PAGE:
One should have three major principles. Talk, boldness and strategy. – Fujibayashi Yasutake
Today sees the launch of my latest paper for Common Weal, Claiming Scotland’s Assets, in which we discuss the consequences of independence with regard to debt and asset negotiations.
(click image for full report)
During the 2014 independence campaign, what talk their was about debt and asset negotiation circled basically around two options:
a) Scotland takes a full population of assets and debts.
b) Scotland takes and gets nothing (with no discussion of the further consequences of that).
Examining the historical precedents of state separation reveals that whilst no previous example of independence provides exact parallels to Scotland’s case, there will be far more nuanced options ahead of us and that no matter which one we end up with, Scotland will be in a far better position financially because of it with savings to be had amounting to between £800 million and £2 billion per year.
• The manner in which states separate is crucial for determining asset division. In particular, the rUK’s likely desire to maintain “successor” or “continuing” status to the former UK will likely be largely determined by its willingness to guarantee the debts of the former state.
• The assumption that the baseline for division should be on population can and should be challenged. Many state separations have negotiated settlements which place weight on territoriality as well as the historical contributions and beneficiaries of the former unions. It may be that Scotland has been a historical net contributor to the UK thus may have already more than paid its “share” of the national debt.
• The previous independence campaign discussed the possibility of a subtractive model of asset separation whereby the value of any assets withheld from Scotland by rUK (for example, currency and foreign reserves) would be subtracted from debt liabilities accepted. This report suggests instead an additive model whereby Scotland begins with the assumption of accepting no debt but will accept debt up to the value of assets transferred. It may be that Scotland actually requires less from this transfer than the subtractive model would suggest.
• For the additive model to be actionable, an up-to-date register of assets will be essential. With the last UK Government register of assets in 2007, the Scottish Government must press the UK Government to commission a new register or conduct a Scottish audit in the near future.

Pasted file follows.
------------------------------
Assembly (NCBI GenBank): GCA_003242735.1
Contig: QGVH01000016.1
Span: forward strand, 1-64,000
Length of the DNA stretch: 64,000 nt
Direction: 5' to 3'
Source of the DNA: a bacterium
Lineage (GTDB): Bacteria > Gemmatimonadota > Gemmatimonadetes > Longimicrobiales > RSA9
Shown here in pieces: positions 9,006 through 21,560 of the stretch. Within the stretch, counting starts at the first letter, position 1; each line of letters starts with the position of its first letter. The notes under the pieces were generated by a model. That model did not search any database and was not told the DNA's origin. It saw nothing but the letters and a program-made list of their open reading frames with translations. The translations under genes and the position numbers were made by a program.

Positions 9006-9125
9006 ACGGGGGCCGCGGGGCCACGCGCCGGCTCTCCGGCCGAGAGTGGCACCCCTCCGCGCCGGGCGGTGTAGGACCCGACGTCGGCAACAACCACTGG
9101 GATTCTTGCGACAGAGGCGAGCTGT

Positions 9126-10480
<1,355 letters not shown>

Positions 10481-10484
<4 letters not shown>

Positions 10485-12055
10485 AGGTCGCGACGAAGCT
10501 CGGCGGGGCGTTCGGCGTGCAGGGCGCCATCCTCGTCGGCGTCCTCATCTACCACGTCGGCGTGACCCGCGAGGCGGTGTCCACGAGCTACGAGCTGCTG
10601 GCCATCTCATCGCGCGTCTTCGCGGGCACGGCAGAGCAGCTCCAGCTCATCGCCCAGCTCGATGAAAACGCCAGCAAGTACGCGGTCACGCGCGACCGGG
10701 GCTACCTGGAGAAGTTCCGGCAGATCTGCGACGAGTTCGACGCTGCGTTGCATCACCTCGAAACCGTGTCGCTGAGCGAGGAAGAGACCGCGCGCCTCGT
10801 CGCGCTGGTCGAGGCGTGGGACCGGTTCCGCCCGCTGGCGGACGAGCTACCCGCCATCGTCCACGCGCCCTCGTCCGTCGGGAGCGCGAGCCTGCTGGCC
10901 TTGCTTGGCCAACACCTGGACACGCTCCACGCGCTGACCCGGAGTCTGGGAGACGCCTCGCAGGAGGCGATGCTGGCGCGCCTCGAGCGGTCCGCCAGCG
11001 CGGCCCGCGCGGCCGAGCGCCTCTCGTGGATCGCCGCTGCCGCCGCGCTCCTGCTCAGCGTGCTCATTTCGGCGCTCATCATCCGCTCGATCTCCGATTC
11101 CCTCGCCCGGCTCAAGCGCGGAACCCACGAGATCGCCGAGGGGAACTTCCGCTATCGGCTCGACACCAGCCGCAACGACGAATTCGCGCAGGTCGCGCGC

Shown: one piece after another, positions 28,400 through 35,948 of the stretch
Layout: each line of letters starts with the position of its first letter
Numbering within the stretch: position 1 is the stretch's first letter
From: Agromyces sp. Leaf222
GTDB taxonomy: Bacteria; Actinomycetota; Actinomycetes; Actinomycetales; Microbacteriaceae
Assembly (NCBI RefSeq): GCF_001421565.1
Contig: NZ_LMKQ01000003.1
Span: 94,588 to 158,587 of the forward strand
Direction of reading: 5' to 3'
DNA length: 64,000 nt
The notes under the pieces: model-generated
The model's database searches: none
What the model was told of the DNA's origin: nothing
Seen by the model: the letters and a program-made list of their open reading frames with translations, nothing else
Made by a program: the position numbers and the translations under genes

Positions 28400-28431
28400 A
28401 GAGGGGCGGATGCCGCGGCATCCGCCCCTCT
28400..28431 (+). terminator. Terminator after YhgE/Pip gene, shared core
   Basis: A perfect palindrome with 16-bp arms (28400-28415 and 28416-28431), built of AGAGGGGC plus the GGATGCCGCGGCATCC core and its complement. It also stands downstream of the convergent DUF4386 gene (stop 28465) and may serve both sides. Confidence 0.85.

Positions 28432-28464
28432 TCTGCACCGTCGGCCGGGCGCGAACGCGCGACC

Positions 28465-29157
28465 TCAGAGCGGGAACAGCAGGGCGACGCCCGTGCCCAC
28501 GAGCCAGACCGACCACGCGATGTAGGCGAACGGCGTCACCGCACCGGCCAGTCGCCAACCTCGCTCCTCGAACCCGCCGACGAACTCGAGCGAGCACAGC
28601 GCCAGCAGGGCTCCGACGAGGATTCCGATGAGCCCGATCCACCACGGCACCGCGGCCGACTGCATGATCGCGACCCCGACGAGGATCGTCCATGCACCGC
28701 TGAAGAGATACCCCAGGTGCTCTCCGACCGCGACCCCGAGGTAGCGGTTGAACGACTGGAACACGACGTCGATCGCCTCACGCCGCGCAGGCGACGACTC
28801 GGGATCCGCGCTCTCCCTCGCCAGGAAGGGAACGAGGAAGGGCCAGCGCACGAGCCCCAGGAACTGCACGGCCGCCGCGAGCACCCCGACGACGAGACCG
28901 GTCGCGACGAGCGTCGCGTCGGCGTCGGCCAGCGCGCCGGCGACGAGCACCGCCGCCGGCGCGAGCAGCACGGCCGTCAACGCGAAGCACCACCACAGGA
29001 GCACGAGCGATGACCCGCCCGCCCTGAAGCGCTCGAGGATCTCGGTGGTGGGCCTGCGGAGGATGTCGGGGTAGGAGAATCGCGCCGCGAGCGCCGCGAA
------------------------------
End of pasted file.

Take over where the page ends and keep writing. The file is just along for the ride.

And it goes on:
• Additionally, the prospect of Scotland issuing its own bonds and buying what is required is explored (‘the zero option’). This model may have significant advantages with regard to being able to denote the debt in Scotland’s own independent currency thus maintaining full control over debt management and significantly reducing the chances of a default.
• The precedents and models outlined would likely all accrue varying levels of financial benefit to Scotland if utilised properly. A lack of up to date data makes precise figures impossible, but a conservative illustration of each model in the Scottish context would suggest a £800m per year financial gain from the subtractive model with refinancing; a £1.7 billion reduction in debt interest payments from the additive model without refinancing; a saving of over £2 billion per year from the zero option; and, in the case of historical net contribution, a possible financial contribution from rUK to Scotland.
Regular readers will know now that Common Weal has been very hard at work looking at the issues surrounding the independence debate, especially those arguments which just simply didn’t convince a certain segment of voters. I think we were all hoping that ‘someone else’ would come along and do this right after the last referendum but, for various reasons, it hasn’t happened. So Common Weal has decided to just roll up our collective sleeves and do it.
We’ve already published a paper reopening the currency debate, and now another on debt. We want to produce further papers on pensions, defence, customs and excise, a detailed paper on the role of the Central Bank of Scotland, and others. All working up to a paper not just showing the limitations of accounting exercises like GERS but doing away with it entirely and building a case for an independent Scottish budget built from the ground up to suit our needs, rather than just being a tweaked version of what the UK does.
We are incredibly under resourced for this work but we think it’s work worth doing.